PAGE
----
While reading Ruether’s book, I came across conceptions that I have never heard about. For example, Ruether, referring to churchmen’s ideas throughout the history of the church, writes “[A]s an ‘inferior mix,’ woman can never as fully represent the image of God as man” (94). She also states that “[W]ithin history, woman’s subjugation is both the reflection of her inferior nature and the punishment for her responsibility for sin” (95). These are only two examples from several stated in the book. I wish I could argue against these statements and say that Ruether was wrong. But unfortunately Ruether proves her case by showing in the writings of prominent theologians that in fact what she wrote was right, and by right I mean that the theologians indeed wrote about women in the terms quoted above. Augustine, the first theologian mentioned, did not consider the women apart from men as bearing the image of God. Aquinas talks about women in Aristotelian terms considering them inferior to men. These pre-reformation views of women, I confess, were entirely new to me. However, the views presented by Ruether after the Reformation I have heard about, and I am more sympathetic towards them. Basically, Luther considers the position of women as a punishment from her sin and Calvin considers the place of women as the divine created social order which has nothing to do with her sin. So, according to Calvin, before God created the world, He ordained that men would rule and women would follow men’s rule.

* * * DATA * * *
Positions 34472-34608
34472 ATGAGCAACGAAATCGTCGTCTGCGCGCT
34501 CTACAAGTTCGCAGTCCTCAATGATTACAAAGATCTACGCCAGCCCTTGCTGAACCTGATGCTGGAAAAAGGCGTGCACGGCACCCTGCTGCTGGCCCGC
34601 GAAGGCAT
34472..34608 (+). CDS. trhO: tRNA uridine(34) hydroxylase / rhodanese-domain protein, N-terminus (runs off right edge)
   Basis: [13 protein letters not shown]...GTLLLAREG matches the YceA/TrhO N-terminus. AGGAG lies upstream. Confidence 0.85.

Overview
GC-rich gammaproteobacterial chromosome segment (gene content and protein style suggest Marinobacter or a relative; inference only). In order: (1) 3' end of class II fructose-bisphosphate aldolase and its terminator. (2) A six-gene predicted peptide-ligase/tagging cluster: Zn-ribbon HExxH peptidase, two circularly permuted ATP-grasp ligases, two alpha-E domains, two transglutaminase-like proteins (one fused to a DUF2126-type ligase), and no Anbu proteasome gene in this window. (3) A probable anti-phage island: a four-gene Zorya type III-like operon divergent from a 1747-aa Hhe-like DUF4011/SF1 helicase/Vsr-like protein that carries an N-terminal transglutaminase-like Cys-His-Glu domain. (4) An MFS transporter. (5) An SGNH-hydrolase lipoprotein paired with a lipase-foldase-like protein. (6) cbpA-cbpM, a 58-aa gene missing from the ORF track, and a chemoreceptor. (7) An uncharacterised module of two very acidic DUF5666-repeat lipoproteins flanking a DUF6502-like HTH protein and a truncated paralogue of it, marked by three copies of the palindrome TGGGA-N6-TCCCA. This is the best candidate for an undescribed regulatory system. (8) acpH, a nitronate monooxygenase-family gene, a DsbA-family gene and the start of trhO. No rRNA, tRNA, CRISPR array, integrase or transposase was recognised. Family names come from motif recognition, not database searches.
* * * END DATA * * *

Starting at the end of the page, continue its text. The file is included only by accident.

Following the patriarchal anthropology, Ruether brings the feminist egalitarian anthropologies into the discussion: eschatological feminism, liberal feminism, and romantic feminism. What these feminist anthropologies try to do is essentially rescue the value of women from patriarchal views of them. Ruether’s argument can be summarized in her own words: “[W]omen, through the opening of equal education and political rights, have indeed demonstrated their ability to exercise the ‘same’ capacities as men” (109). Thus, Ruether’s point is that the theologians were wrong and that even some feminist anthropologies were wrong. Instead, men and women are totally equal in every aspect if they receive the same education and opportunities in life. Furthermore, Ruether argues that as humans, male and female have a “full and equivalent human nature and personhood” (111). I personally find it difficult to argue against Ruether’s point in this matter. I read in Genesis where God seems to have punished Eve with submission to her husband, but what I see in our world is this passage being taken so mistakenly that I do not know if that is what God intended for women. I totally agree with Ruether that male and female are different because of the work of culture and socialization. But again, I must ask myself, who do I have to obey or follow, God or my own tendencies? One thing I know, Augustine and Aquinas completely missed the point on their observation of woman. I definitely disagree with them; however, Luther and Calvin’s views are tempting to me.
I now want to turn my attention to Weems’ book Battered Love. In this book Weems analyzes the metaphorical language of husband/wife found in the book of the prophets Hosea, Jeremiah and Ezekiel.